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Democrat campaigners hit out at California Governor candidate Larry Elder

A professor campaigning on behalf of California Gov. Gavin Newsom slammed gubernatorial candidate Larry Elder as ‘a black face on white supremacy’ during a rally Monday.

Professor Melina Abdullah’s comments came in response to Elder’s recent interview on The Candace Owens Show, where he argued in favor of reparations for slave owners who had their ‘legal property’ taken away following the Civil War.

Newsom, Elder and candidate Caitlyn Jenner all appeared at respective campaign events on Monday in Southern California. 

Elder, 69, is considered to be the front-runner in the recall election. Throughout his campaign, he has vocalized criticisms of California’s schools, criminal justice system and how Newsom has addressed the coronavirus pandemic.

The black conservative radio host is also known for his decades of comments undermining racism and sexism in America, often saying African-Americans and women ‘complain too much.’ 

Republican gubernatorial candidate Larry Elder held two campaign rallies in California Monday as supporters of Gov. Gavin Newsom criticized him for his views on racism in America and calling him ‘a black face on white supremacy’ (Pictured: Thousands Oaks rally)

Multiple Democrats, including Abdullah, have criticized Elder’s commentary throughout the campaign process.

During Newsom’s campaign event in Los Angeles Monday night, state Sen. Sydney Kamlager, who did not call out Elder by name, alleged that the politician exemplifies racist beliefs, according to Fox News.

She reportedly said: ‘[There’s a recall challenger who] thinks he might have an edge because of his color. But racism … comes in all shapes and sizes, and we’re not stupid.’

Abdullah, a professor at California State University, Los Angeles, echoed Kamlager’s claims.

‘She didn’t say his name, but I will: Larry Elder is a black face on white supremacy,’ she told reporters. 

California Sen. Sydney Kamlager (pictured), who did not call out Elder by name, alleged that the politician exemplifies racist beliefs during Newsom's Monday rally

Melina Abdullah (pictured), professor at California State University called Elder 'a black face on white supremacy'

California Sen. Sydney Kamlager (left), who did not call out Elder by name, alleged that the politician exemplifies racist beliefs during Newsom’s Monday rally. Melina Abdullah (right), professor at California State University called Elder ‘a black face on white supremacy’

Newsom (pictured at a Sunday rally in Santa Ana) argues that Elder's leadership would be an attack on California's values and 'the things we hold dear as a state'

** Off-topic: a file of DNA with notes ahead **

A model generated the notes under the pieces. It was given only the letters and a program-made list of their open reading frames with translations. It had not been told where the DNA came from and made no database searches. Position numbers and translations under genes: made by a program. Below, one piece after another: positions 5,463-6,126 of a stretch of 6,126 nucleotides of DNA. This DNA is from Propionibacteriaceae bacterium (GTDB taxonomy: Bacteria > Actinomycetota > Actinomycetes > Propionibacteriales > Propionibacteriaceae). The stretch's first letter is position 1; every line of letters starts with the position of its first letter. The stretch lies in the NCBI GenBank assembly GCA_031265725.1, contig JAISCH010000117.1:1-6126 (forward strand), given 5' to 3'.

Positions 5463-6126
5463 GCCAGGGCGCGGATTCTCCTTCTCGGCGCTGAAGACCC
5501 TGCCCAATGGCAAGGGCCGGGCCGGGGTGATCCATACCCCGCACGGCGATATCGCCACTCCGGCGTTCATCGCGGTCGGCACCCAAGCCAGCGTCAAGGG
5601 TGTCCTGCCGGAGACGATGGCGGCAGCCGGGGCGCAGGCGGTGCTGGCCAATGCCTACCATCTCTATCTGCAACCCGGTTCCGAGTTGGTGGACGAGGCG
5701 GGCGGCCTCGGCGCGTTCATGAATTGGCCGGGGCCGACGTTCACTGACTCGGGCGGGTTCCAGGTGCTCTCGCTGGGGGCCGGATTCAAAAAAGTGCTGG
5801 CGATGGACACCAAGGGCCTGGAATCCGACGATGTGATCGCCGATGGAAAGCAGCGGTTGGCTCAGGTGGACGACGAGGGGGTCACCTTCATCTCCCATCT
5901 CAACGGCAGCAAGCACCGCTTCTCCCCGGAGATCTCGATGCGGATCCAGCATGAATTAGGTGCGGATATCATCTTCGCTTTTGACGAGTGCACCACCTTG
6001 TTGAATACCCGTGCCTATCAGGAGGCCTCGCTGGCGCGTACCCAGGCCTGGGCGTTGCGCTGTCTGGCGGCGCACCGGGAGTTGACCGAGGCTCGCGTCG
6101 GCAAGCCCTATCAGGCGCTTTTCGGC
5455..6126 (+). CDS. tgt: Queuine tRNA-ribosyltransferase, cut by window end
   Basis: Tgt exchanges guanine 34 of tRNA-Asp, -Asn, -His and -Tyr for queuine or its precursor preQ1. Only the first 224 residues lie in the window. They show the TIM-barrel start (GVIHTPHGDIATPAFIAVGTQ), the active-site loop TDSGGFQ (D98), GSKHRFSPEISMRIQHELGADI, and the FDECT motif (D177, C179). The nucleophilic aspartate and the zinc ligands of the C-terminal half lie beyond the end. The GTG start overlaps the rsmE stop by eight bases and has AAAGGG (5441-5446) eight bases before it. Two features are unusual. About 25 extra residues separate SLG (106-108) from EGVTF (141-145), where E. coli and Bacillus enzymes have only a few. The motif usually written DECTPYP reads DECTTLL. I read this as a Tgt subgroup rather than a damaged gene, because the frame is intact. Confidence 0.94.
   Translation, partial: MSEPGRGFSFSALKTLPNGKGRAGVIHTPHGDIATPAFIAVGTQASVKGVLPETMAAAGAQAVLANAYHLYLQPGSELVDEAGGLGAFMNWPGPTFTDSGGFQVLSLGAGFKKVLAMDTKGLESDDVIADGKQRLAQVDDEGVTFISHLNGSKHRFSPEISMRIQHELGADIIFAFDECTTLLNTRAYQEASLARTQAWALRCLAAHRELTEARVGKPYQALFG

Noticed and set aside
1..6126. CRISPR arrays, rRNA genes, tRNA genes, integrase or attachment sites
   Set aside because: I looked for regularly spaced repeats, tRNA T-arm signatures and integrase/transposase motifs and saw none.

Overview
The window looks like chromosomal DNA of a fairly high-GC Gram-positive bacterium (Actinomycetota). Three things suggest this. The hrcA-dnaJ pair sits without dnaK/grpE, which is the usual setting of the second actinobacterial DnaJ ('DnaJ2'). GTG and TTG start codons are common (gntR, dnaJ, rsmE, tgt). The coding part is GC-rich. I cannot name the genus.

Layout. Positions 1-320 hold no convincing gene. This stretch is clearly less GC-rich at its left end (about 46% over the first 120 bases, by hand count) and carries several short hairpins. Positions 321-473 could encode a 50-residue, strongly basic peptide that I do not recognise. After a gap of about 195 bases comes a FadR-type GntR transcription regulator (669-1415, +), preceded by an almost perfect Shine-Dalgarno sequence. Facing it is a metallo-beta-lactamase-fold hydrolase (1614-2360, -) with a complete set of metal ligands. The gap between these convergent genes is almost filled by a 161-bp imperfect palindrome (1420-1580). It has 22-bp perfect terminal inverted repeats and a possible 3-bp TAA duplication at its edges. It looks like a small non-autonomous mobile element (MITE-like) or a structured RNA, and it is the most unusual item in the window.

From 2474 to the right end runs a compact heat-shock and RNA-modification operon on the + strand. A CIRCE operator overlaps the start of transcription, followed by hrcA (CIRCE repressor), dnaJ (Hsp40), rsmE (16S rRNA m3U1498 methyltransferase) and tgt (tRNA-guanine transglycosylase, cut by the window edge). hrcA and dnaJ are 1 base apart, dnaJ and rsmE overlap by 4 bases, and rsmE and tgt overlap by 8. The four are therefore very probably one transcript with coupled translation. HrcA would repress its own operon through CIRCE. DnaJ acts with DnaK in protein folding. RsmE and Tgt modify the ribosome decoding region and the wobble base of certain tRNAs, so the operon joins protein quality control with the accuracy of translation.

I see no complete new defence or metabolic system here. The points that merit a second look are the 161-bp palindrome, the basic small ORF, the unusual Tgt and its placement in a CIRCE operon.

Newsom (pictured at a Sunday rally in Santa Ana) argues that Elder’s leadership would be an attack on California’s values and ‘the things we hold dear as a state’

Newsom, whose event was hosted by African American Voter Registration and Education Project, used the rally as an opportunity to ‘paint a dire picture’ of what California would look like under Elder’s leadership.

‘This is an attack on our values, the things we hold dear as a state,’ the governor said.

‘Just consider the prospect if we don’t vote ‘no’ on this election,’ citing concerns over Elder’s policies on climate change, labor and social justice.

Meanwhile, at campaign stops in Castaic and Thousand Oaks, Elder, has recently been under fire for defending compensation for former slavers, argued that California needs new leadership.

He blamed Newsom for the state’s failing education system, worsening homelessness and increased living costs, the Los Angeles Times reported. 

‘This is not a Republican takeover; this is a takeover from Californians who are absolutely fed up,’ Elder told his supporters Monday.

‘I can’t think of a single front where we have been doing well. Great state — beautiful people, great natural resources. The only thing it needs is great leadership.’ 

He also accused Newsom of ‘ignoring science’ when making decisions about restrictions and COVID safety measures.

‘This man, Gavin Newsom, shut down this state while ignoring science,’ Elder said.

‘At the French Laundry restaurant, with the very people that drafted the mandates that he was not following.’  

Elder made campaign stops in Castaic and Thousand Oaks (pictured) on Monday. During his rallies, he argued that California needs new leadership, blaming Newsom for the state's failing education system, worsening homelessness and increased living costs

Elder made campaign stops in Castaic and Thousand Oaks (pictured) on Monday. During his rallies, he argued that California needs new leadership, blaming Newsom for the state’s failing education system, worsening homelessness and increased living costs